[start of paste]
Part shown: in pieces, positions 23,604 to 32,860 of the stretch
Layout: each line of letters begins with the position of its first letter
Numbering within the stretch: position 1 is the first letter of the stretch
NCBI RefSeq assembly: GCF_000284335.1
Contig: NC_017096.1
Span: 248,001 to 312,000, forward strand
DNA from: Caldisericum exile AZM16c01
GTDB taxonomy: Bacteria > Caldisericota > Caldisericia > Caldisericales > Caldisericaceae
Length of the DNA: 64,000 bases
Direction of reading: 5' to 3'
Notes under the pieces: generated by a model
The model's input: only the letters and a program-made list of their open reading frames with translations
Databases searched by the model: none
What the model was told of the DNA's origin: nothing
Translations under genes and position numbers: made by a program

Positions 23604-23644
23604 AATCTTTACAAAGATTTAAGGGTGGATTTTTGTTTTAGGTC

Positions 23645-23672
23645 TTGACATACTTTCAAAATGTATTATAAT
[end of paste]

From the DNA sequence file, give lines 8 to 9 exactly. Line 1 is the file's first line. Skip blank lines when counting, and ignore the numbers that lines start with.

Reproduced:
GTDB taxonomy: Bacteria > Caldisericota > Caldisericia > Caldisericales > Caldisericaceae
Length of the DNA: 64,000 bases